Magic is still needed though in changing people’s habits and building trust. There is still a significant number of people who could use a bank but choose not to because of old habits or a previous negative experience of losing money while dealing with a bank. It would be great if these people had never been exposed to such atrocities. Obviously reaching those without bank accounts could be an another amazing magic trick, which hopefully could also help all the communities in the most rural areas of the world and create value for the end users or help them in times of crisis, such as the current refugee situation.
What is your message for the larger players in the Finance industry?
We at TransferGo have a mission to remove friction from cross-border money movements and make them accessible for all. Tech start-ups across the world share similar missions and have the potential to improve people’s lives profoundly at probably the fastest pace. That’s why I think in the coming years we should expect to see tech innovation being granted more and more seats at the most important tables. A large bank should see us as an equal partner and healthy competition rather than an enemy or an unnecessary addition to the equation. TransferGo is already on the positive side of this conversation, since we have more than 30 bank partners with similar values and an attentive attitude to the consumers. Therefore, to the CIOs of the largest banks, I can just say, please join in.
What phone are you carrying and why?
An iPhone. It’s the UX that sucks you in and never lets you go. Also, looking back, I’ve always admired Steve Jobs’ capacity to disrupt industries not only through hardware innovation but also through the innovation of a business model. One example is the introduction of iTunes, which absolutely transformed how we consume music today. That’s why I am a fan of Apple in general and so far I have no complaints about my iPhone experience.
Where do you get your industry news from?
Increasingly, I love using the Quartz app – news delivered via messaging. It gives me a comprehensive overview of everything I need to know, then when I have time I can dive deeper into certain topics. I also read Forbes, Business Insider & CBInsights. I much prefer high-quality, top-tier journalism to gossip or empty drum beating.
Can you list 3 people you rate from the FinTech sector that we should be following on Twitter?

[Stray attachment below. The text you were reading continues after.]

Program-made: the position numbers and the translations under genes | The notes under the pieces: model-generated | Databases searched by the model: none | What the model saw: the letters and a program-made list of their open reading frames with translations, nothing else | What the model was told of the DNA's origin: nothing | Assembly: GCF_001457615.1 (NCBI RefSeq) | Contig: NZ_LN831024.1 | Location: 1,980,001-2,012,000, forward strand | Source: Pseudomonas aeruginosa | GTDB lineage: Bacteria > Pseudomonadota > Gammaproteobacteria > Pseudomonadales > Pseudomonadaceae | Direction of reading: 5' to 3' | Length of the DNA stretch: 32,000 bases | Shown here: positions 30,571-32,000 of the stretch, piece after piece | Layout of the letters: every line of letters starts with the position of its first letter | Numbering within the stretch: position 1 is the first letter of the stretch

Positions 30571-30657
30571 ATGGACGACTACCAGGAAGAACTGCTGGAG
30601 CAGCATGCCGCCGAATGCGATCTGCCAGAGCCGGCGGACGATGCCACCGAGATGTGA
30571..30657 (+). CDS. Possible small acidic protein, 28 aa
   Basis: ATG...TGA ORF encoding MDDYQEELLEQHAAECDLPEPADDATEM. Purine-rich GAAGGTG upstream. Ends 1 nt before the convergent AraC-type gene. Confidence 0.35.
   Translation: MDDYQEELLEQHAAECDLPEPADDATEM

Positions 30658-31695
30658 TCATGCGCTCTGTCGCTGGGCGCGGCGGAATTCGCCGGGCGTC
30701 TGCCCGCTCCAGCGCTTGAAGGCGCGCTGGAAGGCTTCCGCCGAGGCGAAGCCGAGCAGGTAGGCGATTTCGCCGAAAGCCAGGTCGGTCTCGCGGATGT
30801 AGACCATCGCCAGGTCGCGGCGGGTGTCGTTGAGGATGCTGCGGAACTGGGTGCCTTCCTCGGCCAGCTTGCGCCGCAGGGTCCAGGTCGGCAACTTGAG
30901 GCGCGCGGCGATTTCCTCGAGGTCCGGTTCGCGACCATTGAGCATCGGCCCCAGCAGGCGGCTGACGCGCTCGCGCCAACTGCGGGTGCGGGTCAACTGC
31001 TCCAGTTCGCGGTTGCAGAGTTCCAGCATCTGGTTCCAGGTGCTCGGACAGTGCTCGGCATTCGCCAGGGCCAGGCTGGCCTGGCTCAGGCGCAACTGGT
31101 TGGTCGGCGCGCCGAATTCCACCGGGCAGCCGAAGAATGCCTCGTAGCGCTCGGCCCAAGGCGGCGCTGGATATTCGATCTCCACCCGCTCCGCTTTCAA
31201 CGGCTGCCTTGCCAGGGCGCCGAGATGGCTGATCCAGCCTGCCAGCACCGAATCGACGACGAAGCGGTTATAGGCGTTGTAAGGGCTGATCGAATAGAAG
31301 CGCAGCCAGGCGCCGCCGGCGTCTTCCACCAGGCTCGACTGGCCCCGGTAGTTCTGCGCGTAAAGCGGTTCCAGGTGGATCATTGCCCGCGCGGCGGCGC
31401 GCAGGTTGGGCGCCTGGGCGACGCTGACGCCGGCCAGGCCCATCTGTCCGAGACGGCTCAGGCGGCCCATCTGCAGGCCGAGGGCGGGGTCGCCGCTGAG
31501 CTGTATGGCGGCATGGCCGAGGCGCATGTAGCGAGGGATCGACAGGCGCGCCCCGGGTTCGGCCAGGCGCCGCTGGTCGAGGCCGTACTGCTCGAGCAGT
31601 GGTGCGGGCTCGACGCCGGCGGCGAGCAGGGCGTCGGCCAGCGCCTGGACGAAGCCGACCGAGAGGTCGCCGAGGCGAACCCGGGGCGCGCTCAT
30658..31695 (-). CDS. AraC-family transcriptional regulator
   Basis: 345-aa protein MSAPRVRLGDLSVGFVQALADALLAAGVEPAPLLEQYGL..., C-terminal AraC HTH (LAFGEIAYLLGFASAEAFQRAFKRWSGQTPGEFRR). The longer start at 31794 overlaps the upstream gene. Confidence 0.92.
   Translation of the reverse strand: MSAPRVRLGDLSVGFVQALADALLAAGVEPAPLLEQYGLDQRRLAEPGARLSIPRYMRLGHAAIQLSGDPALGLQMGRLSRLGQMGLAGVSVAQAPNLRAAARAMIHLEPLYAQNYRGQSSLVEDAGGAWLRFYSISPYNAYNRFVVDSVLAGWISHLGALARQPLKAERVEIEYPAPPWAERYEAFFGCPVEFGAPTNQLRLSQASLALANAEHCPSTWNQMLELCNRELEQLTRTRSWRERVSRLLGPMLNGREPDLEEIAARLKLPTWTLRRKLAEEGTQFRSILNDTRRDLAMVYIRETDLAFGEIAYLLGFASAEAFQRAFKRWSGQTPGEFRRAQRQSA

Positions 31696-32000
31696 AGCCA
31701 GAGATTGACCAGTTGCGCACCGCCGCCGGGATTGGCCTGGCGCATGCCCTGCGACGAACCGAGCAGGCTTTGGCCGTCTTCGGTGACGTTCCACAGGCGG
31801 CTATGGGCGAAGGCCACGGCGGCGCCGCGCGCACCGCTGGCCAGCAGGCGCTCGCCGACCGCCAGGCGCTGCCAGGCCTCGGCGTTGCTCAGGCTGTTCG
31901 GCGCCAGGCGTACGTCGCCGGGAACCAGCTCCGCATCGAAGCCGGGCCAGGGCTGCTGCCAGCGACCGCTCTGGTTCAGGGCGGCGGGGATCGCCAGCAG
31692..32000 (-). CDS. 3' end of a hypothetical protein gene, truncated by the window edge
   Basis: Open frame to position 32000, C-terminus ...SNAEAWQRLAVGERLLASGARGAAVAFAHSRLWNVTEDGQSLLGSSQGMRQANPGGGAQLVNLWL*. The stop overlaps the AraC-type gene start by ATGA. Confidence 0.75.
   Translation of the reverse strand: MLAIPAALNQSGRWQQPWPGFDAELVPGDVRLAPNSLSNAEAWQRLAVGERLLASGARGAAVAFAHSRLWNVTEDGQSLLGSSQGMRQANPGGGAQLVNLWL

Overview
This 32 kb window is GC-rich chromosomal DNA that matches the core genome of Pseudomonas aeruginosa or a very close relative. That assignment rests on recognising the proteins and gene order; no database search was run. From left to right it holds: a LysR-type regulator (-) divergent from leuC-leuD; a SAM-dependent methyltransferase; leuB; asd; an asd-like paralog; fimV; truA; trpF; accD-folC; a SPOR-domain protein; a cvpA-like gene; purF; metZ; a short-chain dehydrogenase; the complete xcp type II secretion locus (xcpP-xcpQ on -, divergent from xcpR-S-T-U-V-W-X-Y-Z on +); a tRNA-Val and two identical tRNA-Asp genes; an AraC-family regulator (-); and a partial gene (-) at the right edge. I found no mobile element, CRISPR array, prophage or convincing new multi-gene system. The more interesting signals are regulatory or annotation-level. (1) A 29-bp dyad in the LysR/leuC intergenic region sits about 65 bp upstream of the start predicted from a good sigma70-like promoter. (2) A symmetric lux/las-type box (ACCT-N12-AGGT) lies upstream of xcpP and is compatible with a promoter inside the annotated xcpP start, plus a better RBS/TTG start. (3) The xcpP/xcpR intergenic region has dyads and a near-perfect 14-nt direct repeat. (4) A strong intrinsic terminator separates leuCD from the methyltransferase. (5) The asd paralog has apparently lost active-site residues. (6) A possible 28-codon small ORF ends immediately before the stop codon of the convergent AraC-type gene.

I don’t think I can qualify people according to Twitter. I follow many, but for various reasons. In general, I was lucky to meet great mentors at the beginning of my career. Here are a few that I’d like to mention: Jon Bradford (@jd), ex MD at TechStars London; Eric van der Kleij (@Ericvanderkleij), ex MD at Level39. These are a few of the great people who have helped us to grow immensely, among many more that I’ve been fortunate enough to meet during my career. I believe at least some of them are inspiration for young entrepreneurs like I was several years ago.
What’s the best FinTech product or service you’ve seen recently?
Stripe. It’s the most flawless and simple payment processor out there. The ease of implementation, not to mention focus on security and customers via excellent customer care are all you need from an exceptional fintech product.
Finally, let’s talk predictions. What trends do you think are going to define the next few years in the FinTech sector?
Only 4 or 5 years ago the banking industry was built on the premise that banks provide many services to many clients. If you went to the homepage of any bank you could send money or get a loan or a mortgage. I see a change in that: from offering many to many to offering one service to a very specific niche and really focusing on providing superior product experience in that niche. I can see the shift happening with niche providers going after very specific client needs and offering clients something they haven’t been offered before. This transition is going to bring us from building monopolies to building great products. Because that’s what consumers will demand, and in more of a one-to-one environment. My vision is that there’s going to be a lot of value for the consumer out of finance and fintech going forward because of this change.